The Connection Between Protecting and Dominating Women

Within the comments section of my post “Black Women x The Streets x Harassment” , which Latoya has up on Racialicious, Gregory Butler explained the connection between being protected and being dominated in a straight forward and profound way. He writes,

It took me years to reach the point where I could defy the social pressure to ?Be a Real Man? ? and it was not an easy process to learn how to treat women like human beings rather than objects.

That?s a sad commentary on how masculinity and manhood are defined in our society ? but yet and still that is very very real.

And for the men of our race, devalued as we are in all other areas of life, it?s easy to cling to being a ?Real Man? and all the abusive sexist bullshit that goes along with that.

Incidentally, that whole ?protecting? women by walking on the outside when you walk down the street, holding doors ect is part of that same sexist idea about ?being a Real Man? ? so I wouldn?t be so quick to embrace that form of patriarchal masculinity either.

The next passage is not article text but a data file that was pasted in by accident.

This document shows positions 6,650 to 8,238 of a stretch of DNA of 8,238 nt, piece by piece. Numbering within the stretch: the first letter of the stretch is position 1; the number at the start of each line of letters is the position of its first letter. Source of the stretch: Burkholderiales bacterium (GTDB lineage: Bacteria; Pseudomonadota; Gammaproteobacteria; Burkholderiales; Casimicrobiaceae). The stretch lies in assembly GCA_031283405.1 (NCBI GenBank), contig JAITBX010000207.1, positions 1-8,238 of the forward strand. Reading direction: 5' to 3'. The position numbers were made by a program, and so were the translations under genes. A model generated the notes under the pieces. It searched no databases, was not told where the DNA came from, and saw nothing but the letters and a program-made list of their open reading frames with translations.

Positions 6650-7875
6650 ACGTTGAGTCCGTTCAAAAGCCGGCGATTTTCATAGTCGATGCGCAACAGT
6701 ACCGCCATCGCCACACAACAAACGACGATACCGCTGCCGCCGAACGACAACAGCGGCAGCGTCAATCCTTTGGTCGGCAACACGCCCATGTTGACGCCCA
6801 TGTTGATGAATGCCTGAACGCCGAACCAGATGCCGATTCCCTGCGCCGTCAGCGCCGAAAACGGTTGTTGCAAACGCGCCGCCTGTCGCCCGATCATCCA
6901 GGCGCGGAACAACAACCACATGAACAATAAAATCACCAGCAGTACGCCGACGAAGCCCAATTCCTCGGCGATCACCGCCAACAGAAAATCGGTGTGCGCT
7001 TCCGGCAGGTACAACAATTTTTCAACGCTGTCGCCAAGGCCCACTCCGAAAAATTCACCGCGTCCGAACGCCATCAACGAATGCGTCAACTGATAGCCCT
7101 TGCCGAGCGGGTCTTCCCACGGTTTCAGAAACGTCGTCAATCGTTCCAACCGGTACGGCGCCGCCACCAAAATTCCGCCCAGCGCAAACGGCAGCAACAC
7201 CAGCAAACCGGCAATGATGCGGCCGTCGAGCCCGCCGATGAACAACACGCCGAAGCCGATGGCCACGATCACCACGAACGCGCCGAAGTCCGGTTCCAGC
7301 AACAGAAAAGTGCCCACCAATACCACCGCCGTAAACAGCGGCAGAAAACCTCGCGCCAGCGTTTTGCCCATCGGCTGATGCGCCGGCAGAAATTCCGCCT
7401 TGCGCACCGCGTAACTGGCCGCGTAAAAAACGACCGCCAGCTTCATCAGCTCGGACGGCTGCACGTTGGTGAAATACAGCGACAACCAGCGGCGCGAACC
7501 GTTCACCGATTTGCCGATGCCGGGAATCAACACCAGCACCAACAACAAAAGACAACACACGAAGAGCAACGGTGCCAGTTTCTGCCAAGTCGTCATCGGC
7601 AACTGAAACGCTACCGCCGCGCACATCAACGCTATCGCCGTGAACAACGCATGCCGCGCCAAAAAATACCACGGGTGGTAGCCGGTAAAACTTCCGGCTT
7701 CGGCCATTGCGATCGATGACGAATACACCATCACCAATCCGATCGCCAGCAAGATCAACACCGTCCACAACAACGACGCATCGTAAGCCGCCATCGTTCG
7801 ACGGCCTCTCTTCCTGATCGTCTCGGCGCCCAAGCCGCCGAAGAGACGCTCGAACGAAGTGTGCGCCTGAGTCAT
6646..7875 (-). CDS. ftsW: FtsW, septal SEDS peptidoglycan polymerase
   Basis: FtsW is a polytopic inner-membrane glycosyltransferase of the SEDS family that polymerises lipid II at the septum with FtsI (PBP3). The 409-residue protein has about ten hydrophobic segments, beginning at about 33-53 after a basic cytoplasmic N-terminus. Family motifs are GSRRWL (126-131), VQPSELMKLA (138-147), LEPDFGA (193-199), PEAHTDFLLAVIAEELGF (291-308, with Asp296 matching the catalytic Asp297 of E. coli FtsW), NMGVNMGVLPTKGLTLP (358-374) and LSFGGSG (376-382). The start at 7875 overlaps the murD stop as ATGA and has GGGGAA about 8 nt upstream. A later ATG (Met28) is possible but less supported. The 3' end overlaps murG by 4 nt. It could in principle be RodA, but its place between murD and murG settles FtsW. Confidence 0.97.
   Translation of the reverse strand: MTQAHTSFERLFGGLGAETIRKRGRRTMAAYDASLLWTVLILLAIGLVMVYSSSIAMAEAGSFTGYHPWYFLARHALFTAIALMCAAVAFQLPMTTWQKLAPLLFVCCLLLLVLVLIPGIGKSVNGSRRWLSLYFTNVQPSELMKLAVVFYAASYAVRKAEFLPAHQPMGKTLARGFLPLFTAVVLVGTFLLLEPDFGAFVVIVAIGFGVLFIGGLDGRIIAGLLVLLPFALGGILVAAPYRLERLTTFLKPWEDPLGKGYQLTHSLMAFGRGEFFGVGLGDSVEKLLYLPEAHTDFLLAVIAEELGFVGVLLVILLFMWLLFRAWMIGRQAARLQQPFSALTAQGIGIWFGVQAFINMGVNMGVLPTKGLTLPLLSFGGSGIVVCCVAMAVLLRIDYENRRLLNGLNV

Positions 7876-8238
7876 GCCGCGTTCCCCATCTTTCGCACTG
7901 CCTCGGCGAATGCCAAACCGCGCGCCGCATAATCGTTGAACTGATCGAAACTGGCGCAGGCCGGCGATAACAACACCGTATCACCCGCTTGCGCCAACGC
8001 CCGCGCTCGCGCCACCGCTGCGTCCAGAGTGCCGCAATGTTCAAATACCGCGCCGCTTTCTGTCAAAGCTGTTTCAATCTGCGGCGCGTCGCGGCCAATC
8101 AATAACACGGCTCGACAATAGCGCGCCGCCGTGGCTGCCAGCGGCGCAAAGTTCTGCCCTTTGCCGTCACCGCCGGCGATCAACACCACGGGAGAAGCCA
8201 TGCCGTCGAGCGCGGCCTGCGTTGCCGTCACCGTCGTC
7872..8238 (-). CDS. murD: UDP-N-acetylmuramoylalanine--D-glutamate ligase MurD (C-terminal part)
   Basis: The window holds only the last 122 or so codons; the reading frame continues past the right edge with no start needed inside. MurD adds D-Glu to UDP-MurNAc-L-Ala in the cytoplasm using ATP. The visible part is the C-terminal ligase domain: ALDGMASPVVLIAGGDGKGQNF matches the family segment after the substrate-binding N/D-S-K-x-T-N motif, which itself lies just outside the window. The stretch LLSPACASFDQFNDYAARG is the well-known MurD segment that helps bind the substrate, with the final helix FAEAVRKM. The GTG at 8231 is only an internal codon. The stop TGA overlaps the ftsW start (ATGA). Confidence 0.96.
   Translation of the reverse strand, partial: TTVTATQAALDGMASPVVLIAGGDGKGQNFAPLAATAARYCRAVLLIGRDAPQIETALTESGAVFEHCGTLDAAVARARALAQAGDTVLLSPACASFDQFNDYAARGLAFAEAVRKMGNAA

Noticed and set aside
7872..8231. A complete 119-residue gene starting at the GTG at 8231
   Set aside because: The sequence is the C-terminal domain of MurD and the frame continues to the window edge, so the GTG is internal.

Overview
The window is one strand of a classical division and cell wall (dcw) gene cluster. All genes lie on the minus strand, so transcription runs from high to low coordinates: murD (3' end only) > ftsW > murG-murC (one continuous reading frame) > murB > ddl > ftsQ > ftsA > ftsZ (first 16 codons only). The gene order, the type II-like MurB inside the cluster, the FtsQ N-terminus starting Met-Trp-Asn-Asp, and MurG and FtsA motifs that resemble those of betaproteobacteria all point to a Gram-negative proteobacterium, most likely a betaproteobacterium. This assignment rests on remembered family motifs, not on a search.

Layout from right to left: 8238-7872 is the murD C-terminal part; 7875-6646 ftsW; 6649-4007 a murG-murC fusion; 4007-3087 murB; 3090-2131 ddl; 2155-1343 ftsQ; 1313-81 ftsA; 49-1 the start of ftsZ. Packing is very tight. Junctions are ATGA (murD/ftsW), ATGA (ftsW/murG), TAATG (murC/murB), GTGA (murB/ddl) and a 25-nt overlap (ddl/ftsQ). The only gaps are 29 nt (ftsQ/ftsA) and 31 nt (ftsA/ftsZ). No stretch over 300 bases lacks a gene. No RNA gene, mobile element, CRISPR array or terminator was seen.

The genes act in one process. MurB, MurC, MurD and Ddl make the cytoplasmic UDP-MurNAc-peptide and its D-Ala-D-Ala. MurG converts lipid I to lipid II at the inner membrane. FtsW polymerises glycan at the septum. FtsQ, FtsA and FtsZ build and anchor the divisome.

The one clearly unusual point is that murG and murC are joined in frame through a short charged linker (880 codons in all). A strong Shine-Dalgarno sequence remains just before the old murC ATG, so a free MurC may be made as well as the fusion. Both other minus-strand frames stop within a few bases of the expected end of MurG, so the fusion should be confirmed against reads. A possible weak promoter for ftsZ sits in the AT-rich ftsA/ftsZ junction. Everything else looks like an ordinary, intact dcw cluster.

Just read the discussion thread on this article and you?ll see men defending that man walks on the outside custom basically because that position makes it easier for them to fight other men

Of course, when guys fight over a woman, it?s really not about ?protecting? her at all ? it?s about a man asserting and defending his property rights over that woman when those property rights are being infringed on by another man

Again, I apologize for misunderstanding your post ? but I stand by my opposition to chivalry, which is NOT the opposite of sexism, but merely a more polite form.

This hit home.

I once had an ex who said that if a dude said something to me on the street that he wouldn’t fight him.

I thought this was absurd.

I also come from a place where people get socked or even shot at for stepping on the wrong persons sneakers or giving the wrong person a mean mug or looking at the wrong persons lady friend.

Violence was always ready to pop off in East Oakland, California.

Lets hear this again,

when guys fight over a woman, it?s really not about ?protecting? her at all ? it?s about a man asserting and defending his property rights over that woman when those property rights are being infringed on by another man her at all”

This issue of ownership is what my ex was talking about at the time.